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How Decisions Are Made After The Partner Meeting
In general, VC decision-making can feel like a black box, which can be frustrating for founders who are trying to manage their fundraising process and timeline. It usually involves many meetings over the course of weeks (if not months) with various members of the firm, and the process can look quite different from one firm to another. Regardless, your singular goal is typically to drive towards a “Partner Meeting” where you can pitch the story and vision to the entire investment team.
What is usually less understood is what happens after these Partner Meetings – How do VCs debrief and how are decisions made (or not made)?
First, to set some context around the Partner Meeting. Usually by this point, the lead partner has done a fair amount of work to build conviction and the rest of the partnership has a high-level understanding of the business (with varying degrees of excitement and skepticism).
The lead partner might also be using this opportunity to dive deeper into areas that you might not have had the chance to cover during the first/second meetings. For the rest of the partnership, their focus would be to quickly form an opinion about the team and probing on the areas of their hesitation.
With the disclaimer that every VC firm could be quite different in their decision-making process, I think it could be helpful to shed some light on how we at NextView debrief and drive towards a decision after the Partner Meeting.
At NextView, we have a conviction-based decision making process, which means the strong conviction of the lead partner could drive towards an investment decision (unless it’s something that’s clearly outside of our strategy/scope). However, this doesn’t mean that the opinions and feedback of the rest of the partnership are not important.
At this juncture, the lead partner is weighing the opinions and feedback of the rest of the partnership, which could either strengthen or weaken their own conviction.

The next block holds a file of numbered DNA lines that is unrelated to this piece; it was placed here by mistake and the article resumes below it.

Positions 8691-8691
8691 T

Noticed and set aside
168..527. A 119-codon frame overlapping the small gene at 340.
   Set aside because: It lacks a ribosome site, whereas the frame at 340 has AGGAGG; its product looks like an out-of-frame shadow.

We usually try to debrief immediately after the partner pitch while everyone is still in the room and the memory is fresh. There is no formal structure of how we debrief, but it usually unfolds with everyone going around the room sharing the high-level sentiment coupled with things we love and areas of concern. The high-level sentiment can range from “I love it” (i.e. I’d be happy to lead the deal if you don’t), “I like it”, to “I support you” (i.e. I don’t really like it, but I support you if you have strong conviction).
Things we most often hone in on are around the team and the market, but we also frequently debate about the product, GTM strategy, and competitive landscape/differentiation.
Usually, one of these three sentiments emerges from the discussion:
- “Let’s do it” level of enthusiasm across the board. This is the easiest one to move forward with because everyone is either in “I love it” or “I like it” mode. The discussion of the room would usually shift to deal dynamics and tactical next steps. This actually happens less frequently than you might think.
- Interesting but have doubts about XYZ. I’d say this is the most frequent outcome. Most of the time, there’s varying degrees of enthusiasm around a given company, and the debrief helps crystalize areas for potential follow-up diligence, or think through the risks we’re underwriting by proceeding with an investment.
- One or multiple partners have a very strong negative opinion. This is when one (or more) of us voice the “I support you” sentiment. We are deliberate in how we frame this vote because the intention is to truly “support you doing the deal if you have the conviction”, but the reasons behind this opinion are nonetheless important for the lead partner to consider. Usually the lead partner would acknowledge such feedback and do her best to address specific areas of concern with follow-up diligence.
In situations 2 and 3 above, the discussion and follow-up work could either strengthen the lead partner’s conviction (despite additional things to dig into regarding the business), or dampen enthusiasm. Regardless, the founder should expect to hear from the lead partner in 24-48 hours after the partner pitch regarding next steps – a clear yes, a clear no, or “we want to do more work on XYZ”.
Don’t assume that the lead partner is already “in the bag”. As mentioned above, every new data point and piece of feedback could either strengthen or weaken the lead partner’s conviction level. It’s not uncommon that a seed stage deal would move quickly and the partner meeting is only the second meeting that the lead partner has with the team – second hour of interaction can tell you just as much as the first hour.
Partner Meeting is not always the very last step. It could feel like a drag, but any follow-up items at this stage should be very targeted. As you respond to these, think about how to best frame the information/response so to help your lead partner address concerns from others and strengthen the case for an investment.